The Priceless Photographs of Ole G. Felland – St. Olaf College
STORIES: The priceless photographs of Ole G. Felland
Sfrom Steensland Hall was built in 1902, the two decorative white owls perched on its portico have seen countless people come and go. Probably the person most familiar to them in their early years was none other than the venerable St. Olaf Professor Ole G. Felland, who joined the faculty in 1881, teaching mainly ancient languages. A decade later he took on additional duties as the college’s chief librarian, a position he held until his retirement in 1926 at the age of 73.
A dedicated amateur photographer since the mid-1880s, Felland was always ready with his camera. His goddaughter, Edel Ytterboe Ayers, recalled in her book The former principal (1969) that on almost every special occasion in college, “he would be there with his big camera atop a high tripod. To me, he always seemed to be hiding behind a piece of black cloth.
Over a period of more than 40 years, Felland took more than 1,600 photographs, documenting the campus and its development. The unique collection depicts the lives of students and faculty, significant events, facilities, landscapes and the surrounding Northfield region. Ayers added, “At that time we didn’t have enough common sense to realize he was doing a complete history of St. Olaf College in pictures. These photographs are now priceless.
An interesting photo taken by Felland on February 19, 1907, provides some intrigue concerning the interior of Steensland at this time.
Sitting at the reception reading a book is Professor Agnes Mellby, St. Olaf’s first female graduate, class of 1893. A faculty member when enrolled, Mellby taught history and German and served as a “tutor” or Dean of Women until 1909. Sadly, she died in 1918 after a brief illness. Recognized for her unwavering support for the college during her lifetime, a women’s dormitory was named after her in 1938.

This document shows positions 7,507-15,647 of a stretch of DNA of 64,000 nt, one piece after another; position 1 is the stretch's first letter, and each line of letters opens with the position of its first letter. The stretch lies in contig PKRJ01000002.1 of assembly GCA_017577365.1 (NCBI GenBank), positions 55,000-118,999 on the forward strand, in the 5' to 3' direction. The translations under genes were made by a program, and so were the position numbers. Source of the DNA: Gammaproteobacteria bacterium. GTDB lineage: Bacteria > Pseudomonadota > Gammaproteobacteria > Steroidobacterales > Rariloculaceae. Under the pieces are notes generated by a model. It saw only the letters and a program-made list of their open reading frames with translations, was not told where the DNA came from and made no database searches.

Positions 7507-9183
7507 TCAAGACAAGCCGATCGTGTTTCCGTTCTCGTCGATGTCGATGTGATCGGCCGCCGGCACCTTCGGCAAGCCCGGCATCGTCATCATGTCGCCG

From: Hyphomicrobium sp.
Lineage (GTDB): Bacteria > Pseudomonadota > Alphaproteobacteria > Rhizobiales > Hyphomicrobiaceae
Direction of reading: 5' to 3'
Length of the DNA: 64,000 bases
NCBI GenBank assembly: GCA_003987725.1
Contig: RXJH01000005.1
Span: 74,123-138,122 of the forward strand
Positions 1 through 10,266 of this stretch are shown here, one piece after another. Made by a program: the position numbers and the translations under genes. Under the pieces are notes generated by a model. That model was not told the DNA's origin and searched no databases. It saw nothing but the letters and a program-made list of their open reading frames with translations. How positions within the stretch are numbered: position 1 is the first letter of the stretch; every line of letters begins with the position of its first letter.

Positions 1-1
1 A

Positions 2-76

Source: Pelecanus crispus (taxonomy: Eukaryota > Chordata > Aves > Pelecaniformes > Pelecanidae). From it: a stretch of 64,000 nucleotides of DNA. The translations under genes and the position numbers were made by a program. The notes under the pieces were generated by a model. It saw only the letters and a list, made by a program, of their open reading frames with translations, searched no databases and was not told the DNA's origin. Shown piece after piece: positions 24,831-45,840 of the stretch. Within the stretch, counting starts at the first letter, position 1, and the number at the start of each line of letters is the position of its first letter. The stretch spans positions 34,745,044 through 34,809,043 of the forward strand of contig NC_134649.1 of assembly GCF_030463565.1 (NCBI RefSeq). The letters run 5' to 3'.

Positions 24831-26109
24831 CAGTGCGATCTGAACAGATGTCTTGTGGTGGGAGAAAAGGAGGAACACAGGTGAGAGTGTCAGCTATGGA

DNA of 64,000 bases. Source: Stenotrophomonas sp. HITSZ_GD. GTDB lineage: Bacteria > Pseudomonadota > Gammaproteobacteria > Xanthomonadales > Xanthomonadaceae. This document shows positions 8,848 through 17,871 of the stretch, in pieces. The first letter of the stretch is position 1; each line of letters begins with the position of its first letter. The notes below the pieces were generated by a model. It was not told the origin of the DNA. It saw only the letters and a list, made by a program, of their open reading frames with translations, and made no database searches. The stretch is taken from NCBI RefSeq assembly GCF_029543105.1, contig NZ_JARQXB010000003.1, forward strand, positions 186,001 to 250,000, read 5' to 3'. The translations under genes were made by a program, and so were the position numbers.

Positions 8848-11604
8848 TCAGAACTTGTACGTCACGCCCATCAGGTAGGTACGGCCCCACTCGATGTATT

Prominently displayed on reception is a handsome Bust portrait of Henrik Johan Ibsen, the famous Norwegian playwright of the late 19th century. Sculpted by Jacob Fjelde in 1885, Ibsen sat patiently for the young artist who created several interpretations, one of which was shown at the college in Ålesund, Norway on July 13, 1906.
By this time, the 48-member St. Olaf Band had embarked on an incredibly ambitious tour of Norway – 26 concerts during the month of July, performing to an estimated total of 62,000 people. Concert attendees included the Norwegian royal family and Prime Minister Christian Michelsen. The excursion holds the distinction as the first American college instrumental music organization to hold a concert tour overseas.
At the Ålesund Evening Concert, a packed house of 1,400 festively dressed men and women greeted the St. Olaf Band with great enthusiasm. During the intermission, Ibsen’s bust was accepted by St. Olaf President John N. Kildahl. According to the tour director, Harry Randall, Kildahl remarked: ‘I would like, on behalf of the students, to thank you for this beautiful gift. We will take him home and find him the best place of honor in our school.
In the middle of the library sits a plaster cast of the Apollo Belvedere on a pedestal. Presented by the senior members of the class of 1902, the sculpture was located under the central dome in pink stained glass. Donors hoped she would appear as a “radiant apparition” to all. The tradition of the annual senior class gift continues to the present day.
White birch bookcases are almost full. When Felland was appointed librarian in 1891, the college catalog consisted of 600 volumes, with barely seven hundred in the treasury. By 1907, when he photographed the interior of the Steensland Library, the catalog had grown to 6,000 titles, taking up 85% of the space on the shelves. The situation worsened in the years to come as thousands of additional volumes were added.
Surplus books were relegated to Steenland’s basement or stored in various locations on campus, including the president’s office at Old Main. By 1916, Felland fully acknowledged that the fine library had “become far too small and extra space was badly needed”. His words were heard, but campus misfortunes in the 1920s and the Great Depression of the 1930s stalled construction of the Rolvaag Memorial Library until 1942. Felland did not live to see it built, having died in 1938. In 1966, a wing of the library was named after him.
The collection of Felland glass negatives, housed in the Rolvaag Library College Archive, has recently been professionally restored, digitized and put online. Learn more about Felland’s negative preservation work, including the role St. Olaf students played in the process, in this St. Olaf News article.